Peak Oil, EROI, Investments and the Economy in an Uncertain Future

  • Charles A. S. Hall
  • Robert Powers
  • William Schoenberg

Abstract

The issues surrounding energy are far more important, complex and pervasive than normally considered from the perspective of conventional economics, and they will be extremely resistant to market-based, or possibly any other, resolution. We live in an era completely dominated by readily available and cheap petroleum. This cheap petroleum is finite and currently there are no substitutes with the quality and quantity required. Of particular importance to society’s past and future is that depletion is overtaking technology in many ways, so that the enormous wealth made possible by cheap petroleum is very unlikely to continue very far into the future. What this means principally is that investments will increasingly have to be made into simply getting the energy that today we take for granted, the net economic effect being the gradual squeezing out of discretionary investments and consumption. While there are certainly partial “supply-side” solutions to these issues, principally through a focus on certain types of solar power, the magnitude of the problem will be enormous because of the scale required, the declining net energy supplies available for investment and the relatively low net energy yields of the alternatives. Given that this issue is likely to be far more immediate, and perhaps more important, than even the serious issue of global warming it is remarkable how little attention we have paid to understanding it or its consequences.

Keywords

Energy oil energy return on investment investments U.S. economy 

Reference

  1. Adelman, M. A. & Lynch, M. C. (1997). Fixed view of resource limits creates undue pessimism. Oil and Gas Journal, 95, 56–60.Google Scholar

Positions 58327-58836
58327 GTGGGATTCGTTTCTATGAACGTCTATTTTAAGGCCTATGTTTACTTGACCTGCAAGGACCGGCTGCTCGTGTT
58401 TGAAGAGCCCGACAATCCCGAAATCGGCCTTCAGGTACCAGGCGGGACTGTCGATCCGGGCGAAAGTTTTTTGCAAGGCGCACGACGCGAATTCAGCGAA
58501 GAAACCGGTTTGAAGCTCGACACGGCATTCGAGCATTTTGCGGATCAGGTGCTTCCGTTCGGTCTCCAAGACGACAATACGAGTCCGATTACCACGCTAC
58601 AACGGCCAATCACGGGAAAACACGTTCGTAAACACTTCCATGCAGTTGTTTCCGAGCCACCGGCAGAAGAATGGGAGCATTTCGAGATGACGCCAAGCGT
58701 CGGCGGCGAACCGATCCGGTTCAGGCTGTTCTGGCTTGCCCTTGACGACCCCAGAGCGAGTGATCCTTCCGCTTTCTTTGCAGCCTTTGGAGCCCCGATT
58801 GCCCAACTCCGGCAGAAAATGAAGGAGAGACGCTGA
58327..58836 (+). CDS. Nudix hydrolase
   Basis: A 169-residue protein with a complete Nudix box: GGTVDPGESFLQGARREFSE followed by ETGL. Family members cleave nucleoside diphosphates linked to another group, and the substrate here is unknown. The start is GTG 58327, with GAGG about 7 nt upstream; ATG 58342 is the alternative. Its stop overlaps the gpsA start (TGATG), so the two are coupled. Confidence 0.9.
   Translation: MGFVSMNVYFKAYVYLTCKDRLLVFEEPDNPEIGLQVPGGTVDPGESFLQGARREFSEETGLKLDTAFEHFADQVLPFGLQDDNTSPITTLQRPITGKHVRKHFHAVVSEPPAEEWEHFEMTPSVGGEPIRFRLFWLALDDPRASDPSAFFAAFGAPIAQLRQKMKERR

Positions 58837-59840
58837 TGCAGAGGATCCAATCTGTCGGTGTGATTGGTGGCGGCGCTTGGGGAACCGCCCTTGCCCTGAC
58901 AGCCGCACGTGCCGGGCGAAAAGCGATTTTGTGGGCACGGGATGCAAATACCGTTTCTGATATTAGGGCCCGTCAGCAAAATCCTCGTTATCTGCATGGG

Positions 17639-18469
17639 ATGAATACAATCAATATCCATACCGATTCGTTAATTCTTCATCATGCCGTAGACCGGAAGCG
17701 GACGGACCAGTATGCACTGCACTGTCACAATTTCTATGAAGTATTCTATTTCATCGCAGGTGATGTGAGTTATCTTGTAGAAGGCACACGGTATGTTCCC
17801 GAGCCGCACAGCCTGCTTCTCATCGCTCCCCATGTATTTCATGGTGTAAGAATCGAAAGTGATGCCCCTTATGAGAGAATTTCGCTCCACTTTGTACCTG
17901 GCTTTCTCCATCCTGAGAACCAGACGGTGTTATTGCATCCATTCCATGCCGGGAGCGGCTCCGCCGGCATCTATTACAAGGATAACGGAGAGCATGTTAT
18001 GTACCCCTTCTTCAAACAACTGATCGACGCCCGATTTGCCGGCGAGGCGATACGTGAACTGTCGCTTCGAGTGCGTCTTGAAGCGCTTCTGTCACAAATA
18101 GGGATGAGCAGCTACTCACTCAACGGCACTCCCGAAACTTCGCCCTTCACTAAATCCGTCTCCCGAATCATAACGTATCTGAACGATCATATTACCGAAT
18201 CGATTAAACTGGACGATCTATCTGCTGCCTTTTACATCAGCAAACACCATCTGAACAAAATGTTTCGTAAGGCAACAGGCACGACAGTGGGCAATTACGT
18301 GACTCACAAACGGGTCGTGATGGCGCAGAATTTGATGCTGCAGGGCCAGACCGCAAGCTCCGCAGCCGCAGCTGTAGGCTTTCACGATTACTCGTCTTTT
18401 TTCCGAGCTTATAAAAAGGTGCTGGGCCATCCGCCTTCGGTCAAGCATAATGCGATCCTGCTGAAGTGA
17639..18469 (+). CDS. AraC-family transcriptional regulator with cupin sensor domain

2. Andersson, B. A., Azar, C., Holmerg, J. & Karlsson, S. (1998). Material constraints for thin-film solar cells. Energy, 23, 407–411.CrossRefGoogle Scholar
  3. Ayers, R.U. (1996). Limits to the growth paradigm. Ecological Economics, 19, 117–134.CrossRefGoogle Scholar
  4. Boulding, K. E. (1966). The economics of the coming spaceship earth. (In H. Jarrett (Ed.), Environmental quality in a growing economy (pp. 3–14). Baltimore: Johns Hopkins University Press )Google Scholar
  5. Bartlett, R Representative U.S. Congress. http://bartlett.house.gov/Google Scholar
  6. Campbell, C. (2005). The 2nd half of the age of oil. Paper presented at the 5th ASPO Conference, Lisbon PortugalGoogle Scholar
  7. Campbell, C. & Laherrere, J.(1998). The end of cheap oil. Scientific American (March), 78–83.Google Scholar
  8. Cleveland, C. J. (1991). Natural resource scarcity and economic growth revisited: economic and biophysical perspectives. (In Costanza R. (Ed.) Ecological Economics: The Science and Management of Sustainability (pp. 289–317). New York: Columbia University Press.)Google Scholar
  9. Cleveland, C. J. (2005). Net energy from the extraction of oil and gas in the United States. Energy: The International Journal, 30(5), 769–782.Google Scholar
  10. Cleveland C. J. & Ruth, M. (1997). When where, and by how much do biophysical limits constrain the economic process?: A survey of Nicholas Georgescu-Roegen’s contribution to ecological economics. Ecological Economics, 22, 203–223.CrossRefGoogle Scholar
  11. Cleveland C. J., Costanza, R., Hall, C. A. S. & Kaufmann, R. K. (1984). Energy and the US economy: A biophysical perspective. Science, 225, 890–897.CrossRefGoogle Scholar
  12. Cottrell, F. (1955). Energy and society. (Dutton, NY: reprinted by Greenwood Press)Google Scholar
  13. Daly, H. E. (1977). Steady-state economics. (San Francisco: W. H. Freeman)Google Scholar
  14. Deffeyes, K. (2005). Beyond oil: The view from Hubbert’s Peak. (New York: Farrar, Straus and Giroux)Google Scholar
  15. Duncan, R. C. (2000). Peak oil production and the road to the Olduvai Gorge. Keynote paper presented at the Pardee Keynote Symposia. Geological Society of America, Summit 2000Google Scholar
  16. Dung, T.H. (1992). Consumption, production and technological progress: A unified entropic approach. Ecological Economics Vol. 6, 195–210CrossRefGoogle Scholar
  17. EIA (2007). (U.S. Energy Information Agency website, accessed June 2007)Google Scholar
  18. Energyfiles.com Accessed August 2007. www.energyfiles.comGoogle Scholar
  19. Farrell, A. E., Plevin, R. J., Turner, B. T., Jones, A. D., O’Hare, M. & Kammen, D. M. (2006). Ethanol can contribute to energy and environmental goals. Science, 311, 506–508CrossRefGoogle Scholar
  20. Georgescu-Roegen, N. (1971). The Eentropy Law and the economic process. (Cambridge, MA: Harvard University Press)Google Scholar
  21. Hall, C. A. S. (1991). An idiosyncratic assessment of the role of mathematical models in environmental sciences. Environment International, 17, 507–517.CrossRefGoogle Scholar
  22. Hall, C. A. S. (1992). Economic development or developing economics? (In M. Wali (Ed.) Ecosystem rehabilitation in theory and practice, Vol I. Policy Issues (pp. 101–126) The Hague, Netherlands: SPB Publishing.)Google Scholar